Maryland Recording Law Summary:
Maryland’s Wiretapping and Electronic Surveillance Act stipulates that it is a two-party consent state. In this state, it is a criminal offense to tape-record a conversation without the consent of all involved parties. Md. Code Ann., Cts. & Jud. Proc. § 10-402. This means that in Maryland you are not legally allowed to record a conversation you are taking part in unless all parties are in agreement. It is also forbidden to record someone with criminal or torturous intentions, and consent cannot be legally given in such situations.
You may not record conversations without the consent of all involved parties.
However, Maryland law does make an exception in cases where the person or people communicating are doing so in an environment where they should not be under the expectation of privacy. For example, it is legal to record someone in a neighboring apartment if you can clearly hear them through the walls.
Maryland Video Recording Laws
No person is allowed to install or influence another person to install a camera on real property where a private residence is located for the purpose of conducting intentional secret observation of an individual inside the private residence. For example, it is illegal to install or use a surveillance camera to observe your neighbor while that neighbor is inside his or her private residence or inside his or her real property. Md. Code Ann., Crim. Law § 3‐903(c)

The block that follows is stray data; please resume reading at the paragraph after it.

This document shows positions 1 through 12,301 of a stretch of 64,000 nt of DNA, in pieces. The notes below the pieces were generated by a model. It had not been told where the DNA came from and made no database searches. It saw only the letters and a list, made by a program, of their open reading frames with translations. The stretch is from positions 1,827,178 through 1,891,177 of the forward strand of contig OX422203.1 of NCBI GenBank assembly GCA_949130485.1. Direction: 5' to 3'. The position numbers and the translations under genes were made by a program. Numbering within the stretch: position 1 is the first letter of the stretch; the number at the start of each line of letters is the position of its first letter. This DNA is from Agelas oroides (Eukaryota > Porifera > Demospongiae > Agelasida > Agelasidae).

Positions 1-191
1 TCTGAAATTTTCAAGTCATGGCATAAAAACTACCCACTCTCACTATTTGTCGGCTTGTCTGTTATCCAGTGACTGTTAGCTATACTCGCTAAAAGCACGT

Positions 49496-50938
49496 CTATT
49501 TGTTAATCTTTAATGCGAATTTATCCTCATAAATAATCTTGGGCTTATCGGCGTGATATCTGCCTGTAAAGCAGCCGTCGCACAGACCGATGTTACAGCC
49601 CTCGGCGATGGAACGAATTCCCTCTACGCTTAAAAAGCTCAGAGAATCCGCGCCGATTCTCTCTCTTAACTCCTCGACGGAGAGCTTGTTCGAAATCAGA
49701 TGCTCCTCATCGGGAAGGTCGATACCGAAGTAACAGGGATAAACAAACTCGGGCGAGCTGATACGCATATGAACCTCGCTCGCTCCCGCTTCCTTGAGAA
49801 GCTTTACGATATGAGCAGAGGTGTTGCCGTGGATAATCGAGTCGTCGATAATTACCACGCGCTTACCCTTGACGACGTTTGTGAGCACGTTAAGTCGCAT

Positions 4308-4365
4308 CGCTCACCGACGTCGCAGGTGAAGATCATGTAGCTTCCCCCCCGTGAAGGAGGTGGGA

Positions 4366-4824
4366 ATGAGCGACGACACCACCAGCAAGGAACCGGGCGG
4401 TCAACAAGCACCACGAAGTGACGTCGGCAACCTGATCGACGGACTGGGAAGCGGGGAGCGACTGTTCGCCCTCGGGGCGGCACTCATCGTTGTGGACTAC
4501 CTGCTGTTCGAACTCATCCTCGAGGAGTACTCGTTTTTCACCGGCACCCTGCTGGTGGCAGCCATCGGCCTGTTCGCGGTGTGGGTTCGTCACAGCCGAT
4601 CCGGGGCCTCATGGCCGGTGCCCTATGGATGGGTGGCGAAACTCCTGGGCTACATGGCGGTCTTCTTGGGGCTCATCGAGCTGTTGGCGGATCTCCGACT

However according to the state’s laws, the following are not prohibited:
- Installation of a camera by an adult resident of a private residence.
- Installation of a camera in real property without the intention to secretly observe an individual inside the private residence.
- Installation of a camera with the intention of secretly observing an individual inside a private residence after obtaining consent from an adult resident or guardian of an adult resident.
- Lawful observation by a law enforcement officer conducting official duties.
- Filming conducted by a person or member of the media through the use of a camera that is clearly visible.
- Filming of a private residence through the use of a camera that is not located in the real property where the private residence is located.
Md. Code Ann., Crim. Law § 3‐903(b)
Md. Code Ann., Cts. & Jud. Proc. § 10-402(b): Breaking the wiretapping law is considered a felony, punishable by no more than five years of prison time and a fine of up to $10,000.
Md. Code Ann., Crim. Law § 3‐903(d): Breaking the hidden camera law is considered a misdemeanor, punishable by up to a year in jail or a fine of $2,500, or both.
More Maryland Laws